From the Hat Box Files

Maria Antonia blog KidLitZombieWeek

Let me start with a story. (Hey, we’re storytellers, aren’t we?)

It takes place in the past—over 100 years ago, back when both men and women wore hats. And those hats were often stored away in hat boxes. (Note: The hat box doesn’t come into the story quite yet. But just wait, it will.)

writing and a hat box

The protagonist of this story is a writer. A lady writer. She had written a book—a novel—but every single publisher she sent her manuscript to returned it with a printed slip: NO THANK YOU. Nobody wanted her book! So, she took the manuscript and tossed it into one of her hat boxes. She shoved the box into the back of a closet. Enough! On with her life.

Two years later …

Our protagonist was cleaning. She pulled the hat box from the closet and … What’s this? Her abandoned manuscript! Well, enough time had passed to take away the sting of those rejections. She took the manuscript out of the box, sat down, and started to read it.

That’s when she realized … this book was GOOD!

After making a few tweaks to the story, our protagonist put the manuscript in the mail (snail mail … remember, it’s 100 years ago) and sent it to one more publisher. And that’s the time when a publisher finally said …


The Hat Box Files …

I love this story. Not just because it tells about how one of my favorite books came to be published, but it’s a reminder to me that, sometimes, a story may need a hat box. And that’s why I created a file on my computer called “The Hat Box Files.” (No, I don’t use a physical hat box!) It’s a place where I put stories I’m working on that need something, but I don’t quite know what that something is.

I do think that giving a manuscript time away really helps you with your writing. It gives you that distance to come back with a critical eye. Does this story still resonate with me? Every so often, I go through my hat box file folder and pull out a story. It’s time to revise and breathe some new life into the story.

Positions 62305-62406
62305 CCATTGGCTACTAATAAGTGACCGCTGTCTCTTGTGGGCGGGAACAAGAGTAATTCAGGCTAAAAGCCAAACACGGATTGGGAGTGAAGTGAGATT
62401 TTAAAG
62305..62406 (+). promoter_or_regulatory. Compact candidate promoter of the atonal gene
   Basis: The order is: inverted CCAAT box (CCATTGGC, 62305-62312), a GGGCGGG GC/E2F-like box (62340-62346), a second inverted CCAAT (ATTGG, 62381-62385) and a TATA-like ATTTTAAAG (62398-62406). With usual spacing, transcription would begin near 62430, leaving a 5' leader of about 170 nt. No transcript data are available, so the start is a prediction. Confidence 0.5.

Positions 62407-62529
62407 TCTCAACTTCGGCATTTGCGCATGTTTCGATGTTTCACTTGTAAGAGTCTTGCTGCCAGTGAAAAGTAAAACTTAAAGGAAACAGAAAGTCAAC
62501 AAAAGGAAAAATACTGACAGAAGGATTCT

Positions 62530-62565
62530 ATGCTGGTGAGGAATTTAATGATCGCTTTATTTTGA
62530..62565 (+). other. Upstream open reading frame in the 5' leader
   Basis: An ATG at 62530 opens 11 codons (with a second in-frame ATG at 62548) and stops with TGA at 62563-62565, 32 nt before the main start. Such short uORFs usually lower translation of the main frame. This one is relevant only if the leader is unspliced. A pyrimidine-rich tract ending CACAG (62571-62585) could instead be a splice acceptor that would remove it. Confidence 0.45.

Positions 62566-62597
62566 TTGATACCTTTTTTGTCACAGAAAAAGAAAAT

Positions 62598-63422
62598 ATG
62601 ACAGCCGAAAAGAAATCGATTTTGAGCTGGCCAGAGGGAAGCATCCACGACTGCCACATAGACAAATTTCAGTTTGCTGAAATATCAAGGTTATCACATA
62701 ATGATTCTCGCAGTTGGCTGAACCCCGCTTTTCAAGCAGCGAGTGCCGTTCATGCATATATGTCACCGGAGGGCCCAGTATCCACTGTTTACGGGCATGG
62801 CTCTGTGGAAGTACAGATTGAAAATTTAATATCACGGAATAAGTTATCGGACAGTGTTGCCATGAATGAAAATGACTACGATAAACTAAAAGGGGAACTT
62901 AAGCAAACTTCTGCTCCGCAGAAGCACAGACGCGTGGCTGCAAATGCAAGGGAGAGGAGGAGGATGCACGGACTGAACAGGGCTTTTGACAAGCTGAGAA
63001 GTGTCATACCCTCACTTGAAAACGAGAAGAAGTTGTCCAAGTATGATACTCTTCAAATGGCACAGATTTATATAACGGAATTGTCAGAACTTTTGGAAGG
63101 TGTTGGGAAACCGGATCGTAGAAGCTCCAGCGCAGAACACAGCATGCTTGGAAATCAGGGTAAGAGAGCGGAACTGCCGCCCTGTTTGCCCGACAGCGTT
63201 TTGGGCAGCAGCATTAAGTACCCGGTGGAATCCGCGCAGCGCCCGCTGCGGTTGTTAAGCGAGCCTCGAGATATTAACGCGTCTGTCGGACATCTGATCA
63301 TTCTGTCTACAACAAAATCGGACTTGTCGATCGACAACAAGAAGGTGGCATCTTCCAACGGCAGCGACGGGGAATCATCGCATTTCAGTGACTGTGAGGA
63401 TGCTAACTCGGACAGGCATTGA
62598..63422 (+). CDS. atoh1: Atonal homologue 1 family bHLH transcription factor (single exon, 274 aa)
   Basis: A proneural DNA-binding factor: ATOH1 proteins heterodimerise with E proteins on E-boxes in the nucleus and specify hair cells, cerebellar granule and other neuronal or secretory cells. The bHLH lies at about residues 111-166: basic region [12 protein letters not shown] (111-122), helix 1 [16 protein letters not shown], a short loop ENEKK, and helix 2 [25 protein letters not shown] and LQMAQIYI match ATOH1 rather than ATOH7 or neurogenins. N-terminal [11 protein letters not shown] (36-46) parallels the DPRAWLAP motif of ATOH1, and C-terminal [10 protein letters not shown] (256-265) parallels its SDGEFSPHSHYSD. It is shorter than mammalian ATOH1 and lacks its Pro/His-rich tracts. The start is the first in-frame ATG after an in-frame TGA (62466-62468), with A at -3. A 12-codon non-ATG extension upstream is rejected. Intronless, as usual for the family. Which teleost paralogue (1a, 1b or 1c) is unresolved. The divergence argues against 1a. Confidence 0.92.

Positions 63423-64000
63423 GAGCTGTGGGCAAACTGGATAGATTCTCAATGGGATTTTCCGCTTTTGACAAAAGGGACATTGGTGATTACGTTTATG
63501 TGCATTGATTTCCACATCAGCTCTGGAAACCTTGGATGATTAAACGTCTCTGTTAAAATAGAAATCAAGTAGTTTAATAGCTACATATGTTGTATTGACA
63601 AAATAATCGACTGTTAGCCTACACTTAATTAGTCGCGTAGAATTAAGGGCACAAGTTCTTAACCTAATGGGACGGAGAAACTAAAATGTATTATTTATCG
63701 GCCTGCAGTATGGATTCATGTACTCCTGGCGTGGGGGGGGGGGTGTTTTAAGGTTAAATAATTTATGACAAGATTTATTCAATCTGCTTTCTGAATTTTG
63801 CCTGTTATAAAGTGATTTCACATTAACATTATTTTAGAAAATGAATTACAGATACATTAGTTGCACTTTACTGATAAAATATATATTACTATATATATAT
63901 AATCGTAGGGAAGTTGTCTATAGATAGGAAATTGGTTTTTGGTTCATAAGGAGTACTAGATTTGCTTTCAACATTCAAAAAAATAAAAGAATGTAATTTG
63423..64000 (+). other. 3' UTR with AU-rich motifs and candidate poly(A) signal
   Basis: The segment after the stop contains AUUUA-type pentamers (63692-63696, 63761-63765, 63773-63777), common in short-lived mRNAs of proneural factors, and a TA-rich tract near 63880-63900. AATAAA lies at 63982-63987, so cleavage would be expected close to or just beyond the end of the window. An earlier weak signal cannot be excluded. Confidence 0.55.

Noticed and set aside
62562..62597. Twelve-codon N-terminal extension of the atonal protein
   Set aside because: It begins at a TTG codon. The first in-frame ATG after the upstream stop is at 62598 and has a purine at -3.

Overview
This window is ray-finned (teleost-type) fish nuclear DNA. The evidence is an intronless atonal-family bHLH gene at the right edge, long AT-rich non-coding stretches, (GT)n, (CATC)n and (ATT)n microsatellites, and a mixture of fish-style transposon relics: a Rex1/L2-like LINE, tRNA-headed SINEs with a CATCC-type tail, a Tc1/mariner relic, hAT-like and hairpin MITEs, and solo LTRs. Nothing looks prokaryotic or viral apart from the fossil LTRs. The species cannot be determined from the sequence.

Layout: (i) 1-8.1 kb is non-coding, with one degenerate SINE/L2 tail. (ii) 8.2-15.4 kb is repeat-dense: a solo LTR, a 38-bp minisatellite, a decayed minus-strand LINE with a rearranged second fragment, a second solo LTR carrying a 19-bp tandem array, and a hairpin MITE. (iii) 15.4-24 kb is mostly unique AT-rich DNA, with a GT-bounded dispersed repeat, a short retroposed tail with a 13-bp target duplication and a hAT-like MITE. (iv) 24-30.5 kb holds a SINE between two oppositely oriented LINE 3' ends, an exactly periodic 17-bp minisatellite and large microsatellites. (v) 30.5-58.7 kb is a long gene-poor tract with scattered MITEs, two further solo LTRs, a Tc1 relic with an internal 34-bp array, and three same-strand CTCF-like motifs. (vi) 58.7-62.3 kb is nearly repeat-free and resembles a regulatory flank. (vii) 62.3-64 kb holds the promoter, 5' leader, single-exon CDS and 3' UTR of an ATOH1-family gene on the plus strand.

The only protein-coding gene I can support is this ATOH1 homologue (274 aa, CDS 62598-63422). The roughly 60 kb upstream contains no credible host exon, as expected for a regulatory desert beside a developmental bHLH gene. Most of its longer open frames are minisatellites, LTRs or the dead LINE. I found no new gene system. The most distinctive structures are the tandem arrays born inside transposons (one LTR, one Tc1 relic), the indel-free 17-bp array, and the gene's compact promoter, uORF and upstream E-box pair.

One of My Personal Hat Box Stories

Tia Raquel's Hair

A few years ago, I had an idea for a story that involved a photo of a man and a woman with shaved heads due to cancer. I wrote the story about Aunt Holly and her hair. In the story, Aunt Holly always comes to visit her niece Leesa. Then one day, she comes wearing all these funny wigs, only to reveal that she lost her hair due to chemo. I wrote it. My critique partners read it. It was ready to send off to magazines. I was certain this one would be snatched up. But … it wasn’t.

Three rejections in a row was enough for me to file this one away.

Then a few months later, I revisited the story. It WAS good. But maybe it needed some tweaks. I decided that maybe it’d be easier to have the person with cancer be one step removed from the characters in the story. On giving this new story life, I switched up the names. Aunt Holly became Tia Raquel. Leesa became Bianca. After another round with my critique partners, I sent it off one more time. This time I got my YES! The editor loved it.

So … How do you give new life to a dead manuscript. Let me share some ways that I found helpful. And I hope you’re able to use them in your own writing.

hot box gif

My Tips for Revising a Dead Manuscript …

1) Critique partners are critical. Usually, a story becomes a hat box story only after other eyes have first critiqued it. Review what they’ve said about the story in its current form. Write down (on a piece of paper or in a notebook) what seems to be the main problem with the story and why you think it isn’t quite working. (I find writing in long-hand better for this type of thing.)